The Lawyer's Duty Redefined: In a Time of Perceived Crisis, to Whom Does the Lawyer Owe a Duty?
LACBA Update, February 2004

By John W. Amberg, partner, Bryan Cave LLP, Santa Monica. Amberg is a member of LACBA’s Professional Responsibility & Ethics Committee, and of the State Bar Committee on Professional Responsibility and Conduct. The opinions expressed are his own.

The country was lawless. On the orders of the president, the U.S. Army had invaded and deposed the ruling elite. The existing body of laws was scrapped, and the country languished without a new constitution. Foreigners flooded into the country, many attracted by its vast mineral wealth. Crime and violence were rampant. Corrupted by gifts and payments, legislators granted exclusive public contracts to corporations controlled by men who enriched themselves at the expense of their bondholders.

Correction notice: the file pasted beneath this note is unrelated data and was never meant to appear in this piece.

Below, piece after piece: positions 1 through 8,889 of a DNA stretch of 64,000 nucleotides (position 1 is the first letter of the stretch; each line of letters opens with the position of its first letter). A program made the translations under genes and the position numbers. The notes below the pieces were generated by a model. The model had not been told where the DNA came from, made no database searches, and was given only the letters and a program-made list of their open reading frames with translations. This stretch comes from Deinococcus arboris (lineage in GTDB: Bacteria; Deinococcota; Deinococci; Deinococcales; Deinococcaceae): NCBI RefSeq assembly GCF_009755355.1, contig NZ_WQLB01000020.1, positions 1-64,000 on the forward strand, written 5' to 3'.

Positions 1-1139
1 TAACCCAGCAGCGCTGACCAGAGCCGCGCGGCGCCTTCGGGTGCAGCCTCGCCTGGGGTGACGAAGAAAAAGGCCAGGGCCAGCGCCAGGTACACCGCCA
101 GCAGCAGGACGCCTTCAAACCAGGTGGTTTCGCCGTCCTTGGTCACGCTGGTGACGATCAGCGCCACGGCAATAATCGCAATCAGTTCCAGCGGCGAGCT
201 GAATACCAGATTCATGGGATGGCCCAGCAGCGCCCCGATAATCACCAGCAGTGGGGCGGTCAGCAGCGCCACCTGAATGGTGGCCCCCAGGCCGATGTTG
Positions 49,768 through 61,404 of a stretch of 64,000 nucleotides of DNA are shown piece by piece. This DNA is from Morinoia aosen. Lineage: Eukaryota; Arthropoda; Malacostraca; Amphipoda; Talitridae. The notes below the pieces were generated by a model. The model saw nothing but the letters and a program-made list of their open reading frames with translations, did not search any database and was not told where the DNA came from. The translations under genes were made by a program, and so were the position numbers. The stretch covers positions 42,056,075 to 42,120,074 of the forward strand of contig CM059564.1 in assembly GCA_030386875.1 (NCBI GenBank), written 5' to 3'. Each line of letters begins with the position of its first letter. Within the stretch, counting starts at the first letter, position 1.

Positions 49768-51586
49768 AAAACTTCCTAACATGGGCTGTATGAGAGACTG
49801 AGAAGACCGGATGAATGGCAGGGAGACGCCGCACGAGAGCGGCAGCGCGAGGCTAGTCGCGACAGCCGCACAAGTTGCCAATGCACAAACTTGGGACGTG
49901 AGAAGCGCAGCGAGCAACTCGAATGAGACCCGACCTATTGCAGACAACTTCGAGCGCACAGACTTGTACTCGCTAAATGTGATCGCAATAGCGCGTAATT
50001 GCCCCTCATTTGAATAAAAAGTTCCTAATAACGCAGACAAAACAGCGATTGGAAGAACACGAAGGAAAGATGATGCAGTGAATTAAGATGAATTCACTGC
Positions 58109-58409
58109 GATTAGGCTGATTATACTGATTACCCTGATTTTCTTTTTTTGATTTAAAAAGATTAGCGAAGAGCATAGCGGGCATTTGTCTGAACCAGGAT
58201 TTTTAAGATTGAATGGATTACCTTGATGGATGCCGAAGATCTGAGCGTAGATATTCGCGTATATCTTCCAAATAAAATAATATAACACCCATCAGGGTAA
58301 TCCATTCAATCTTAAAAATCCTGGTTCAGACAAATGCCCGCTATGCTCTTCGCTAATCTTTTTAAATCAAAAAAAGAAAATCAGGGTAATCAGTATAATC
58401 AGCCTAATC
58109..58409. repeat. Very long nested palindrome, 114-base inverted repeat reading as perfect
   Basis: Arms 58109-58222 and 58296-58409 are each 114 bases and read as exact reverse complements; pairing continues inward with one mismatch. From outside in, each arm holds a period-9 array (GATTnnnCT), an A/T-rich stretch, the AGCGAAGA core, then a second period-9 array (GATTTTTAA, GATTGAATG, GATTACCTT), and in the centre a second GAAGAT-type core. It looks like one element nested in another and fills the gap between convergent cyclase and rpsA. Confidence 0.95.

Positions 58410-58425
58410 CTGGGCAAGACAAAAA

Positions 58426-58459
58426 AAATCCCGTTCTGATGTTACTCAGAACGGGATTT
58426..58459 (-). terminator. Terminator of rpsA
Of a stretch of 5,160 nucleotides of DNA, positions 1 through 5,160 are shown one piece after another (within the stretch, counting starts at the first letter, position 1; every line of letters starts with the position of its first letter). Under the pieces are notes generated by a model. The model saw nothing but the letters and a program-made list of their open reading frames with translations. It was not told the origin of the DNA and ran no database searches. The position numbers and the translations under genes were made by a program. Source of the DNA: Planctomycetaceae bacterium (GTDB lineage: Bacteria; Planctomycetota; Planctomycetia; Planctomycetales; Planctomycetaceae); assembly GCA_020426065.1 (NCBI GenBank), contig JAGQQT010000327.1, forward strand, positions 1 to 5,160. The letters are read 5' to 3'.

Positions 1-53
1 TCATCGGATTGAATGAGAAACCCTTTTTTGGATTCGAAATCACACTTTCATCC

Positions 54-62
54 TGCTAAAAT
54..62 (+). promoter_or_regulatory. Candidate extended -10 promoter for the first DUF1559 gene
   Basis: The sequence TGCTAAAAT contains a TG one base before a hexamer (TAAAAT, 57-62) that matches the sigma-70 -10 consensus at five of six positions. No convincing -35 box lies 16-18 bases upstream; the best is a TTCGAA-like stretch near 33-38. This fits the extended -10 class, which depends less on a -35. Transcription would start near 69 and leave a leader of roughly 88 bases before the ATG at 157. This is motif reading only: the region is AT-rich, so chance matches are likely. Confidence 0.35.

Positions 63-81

Iraq? The United States in the Enron-WorldCom-Tyco era? No, this was California in the wild years of the mid-19th century. From the American seizure of Alta California from Mexico, through the Gold Rush that brought hundreds of thousands of fortune hunters to the state, and on through the creation of the Central Pacific Railroad monopoly and the robber barons, California struggled to establish law and order in a rapacious new society. Between 1846 and 1872, justice was rough and raw, enforced by guns in the mining camps and vigilantes on the streets of San Francisco. Finally, in 1872, legal codes largely drafted by Stephen J. Field, a U.S. Supreme Court justice and former chief justice of the California Supreme Court, were enacted.